“With the sorts of conditions predicted, preparation is essential.”

He said the peninsula was one of the highest risk regions in the country for bushfires, while the high number of residents meant risks to life and property were extreme.

“People love the peninsula because they can live close to nature, but that obviously comes with some risk,” Mr Kerr said.

“We chose to live like this, but we need to ensure we do everything possible to minimise the risk, and that means ensuring you have an active bushfire plan so that you know exactly what to do if a fire breaks out.”

He said peninsula residents and visitors needed to be particularly aware of traffic issues, with roads highly susceptible to gridlock.

“Our advice is for people to leave at the earliest possible opportunity when fire warnings are issued,” Mr Kerr said.

“People need to be aware of potential traffic gridlock in times of emergency, which means they might not be able to get out if they leave it too late.

“Traffic conditions can be very heavy at the best of times over the summer months with thousands of holiday makers on the roads, so the potential for people getting trapped if they leave things too late is significant.”

Mornington Peninsula fire prevention officer Damien Taylor said the shire was in “full swing” preparing for the upcoming fire season, with the annual Fire Inspection Program to begin shortly.

“The shire will focus its fire inspection efforts in areas of higher bushfire and grassfire risk on the Mornington Peninsula including Arthurs Seat, Mt Martha, the elevated rural hinterland areas of Main Ridge and Red Hill as well as many coastal communities adjoining large expanses of National Park,” he said.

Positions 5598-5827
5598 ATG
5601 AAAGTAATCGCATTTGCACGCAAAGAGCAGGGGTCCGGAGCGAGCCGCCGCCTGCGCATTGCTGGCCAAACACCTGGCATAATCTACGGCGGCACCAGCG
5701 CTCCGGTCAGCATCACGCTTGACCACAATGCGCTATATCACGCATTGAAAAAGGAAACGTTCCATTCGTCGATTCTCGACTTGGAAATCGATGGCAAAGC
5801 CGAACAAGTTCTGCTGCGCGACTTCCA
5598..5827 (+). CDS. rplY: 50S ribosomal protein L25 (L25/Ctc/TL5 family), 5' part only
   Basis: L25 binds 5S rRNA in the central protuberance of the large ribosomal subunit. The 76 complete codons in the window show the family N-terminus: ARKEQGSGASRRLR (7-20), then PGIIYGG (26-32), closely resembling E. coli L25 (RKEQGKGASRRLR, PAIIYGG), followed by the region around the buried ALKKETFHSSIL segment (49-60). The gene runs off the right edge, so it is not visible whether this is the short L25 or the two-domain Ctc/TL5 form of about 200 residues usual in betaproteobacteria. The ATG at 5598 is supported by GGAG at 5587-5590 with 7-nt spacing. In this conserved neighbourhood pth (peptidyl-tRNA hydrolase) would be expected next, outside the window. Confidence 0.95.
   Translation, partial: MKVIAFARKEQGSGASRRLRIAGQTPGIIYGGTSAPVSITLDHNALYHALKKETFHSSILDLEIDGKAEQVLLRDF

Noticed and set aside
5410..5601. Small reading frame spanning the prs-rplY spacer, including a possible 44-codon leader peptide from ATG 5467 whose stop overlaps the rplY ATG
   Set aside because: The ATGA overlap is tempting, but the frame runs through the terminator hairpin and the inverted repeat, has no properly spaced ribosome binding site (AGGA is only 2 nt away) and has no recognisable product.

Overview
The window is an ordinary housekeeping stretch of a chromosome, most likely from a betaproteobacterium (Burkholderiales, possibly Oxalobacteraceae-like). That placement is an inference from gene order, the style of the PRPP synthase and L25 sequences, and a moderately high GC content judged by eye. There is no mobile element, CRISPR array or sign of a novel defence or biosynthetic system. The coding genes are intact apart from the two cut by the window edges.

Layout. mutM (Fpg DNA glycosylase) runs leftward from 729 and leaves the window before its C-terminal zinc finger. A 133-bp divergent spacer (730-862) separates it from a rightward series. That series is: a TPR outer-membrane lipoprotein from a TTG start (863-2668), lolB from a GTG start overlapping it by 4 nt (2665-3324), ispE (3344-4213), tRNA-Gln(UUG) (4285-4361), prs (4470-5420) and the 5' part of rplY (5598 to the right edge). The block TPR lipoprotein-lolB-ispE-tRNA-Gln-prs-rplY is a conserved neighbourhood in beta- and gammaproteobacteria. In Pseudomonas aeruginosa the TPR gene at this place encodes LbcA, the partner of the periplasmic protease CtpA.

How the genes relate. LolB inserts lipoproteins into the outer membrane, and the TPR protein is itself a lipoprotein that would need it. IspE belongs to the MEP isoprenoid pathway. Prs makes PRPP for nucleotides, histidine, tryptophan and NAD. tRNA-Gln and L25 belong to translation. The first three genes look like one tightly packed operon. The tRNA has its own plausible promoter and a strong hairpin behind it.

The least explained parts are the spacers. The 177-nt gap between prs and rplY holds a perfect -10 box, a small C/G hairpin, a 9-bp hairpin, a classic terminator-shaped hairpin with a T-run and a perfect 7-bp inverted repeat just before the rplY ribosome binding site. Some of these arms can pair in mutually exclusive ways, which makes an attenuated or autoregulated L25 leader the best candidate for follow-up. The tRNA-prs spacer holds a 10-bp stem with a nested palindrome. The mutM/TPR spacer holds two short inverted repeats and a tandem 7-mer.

“Owners of properties that may pose a fire risk will be issued a fire prevention notice under the Country Fire Authority Act 1958.

“Re-inspections will also be undertaken to ensure that any fire prevention notices issued have been complied with, penalties may apply for landowners that do not comply.”

Mr Taylor said residents needed to ensure their properties were in a “fire ready” state for the duration of the fire season.

“This may include fire prevention works such as slashing grass so it is no higher than 100mm and removing all fallen and dead vegetation around assets, especially cleaning up fine fuels around the home,” he said.

Mr Taylor said the shire was relaxing open air burning restrictions on smaller properties during October to encourage residents to clean up before the commencement of the fire season.

Open air burning will be permitted during October on properties of less than 1500 square metres on Fridays and Saturdays between 9am and 4pm, with the conditions that no more than one cubic metre of vegetation is burnt at any one time, fire is not within 10 metres of any neighbouring dwelling, and fire safety provisions are followed at all times.

“It’s an opportunity to clean up around your property, but ensure you do it responsibly and safely, and keep your neighbours and local authorities informed,” he said.

For more information on the Open Air Burning Local Law and the altered regulations for October 2014, visit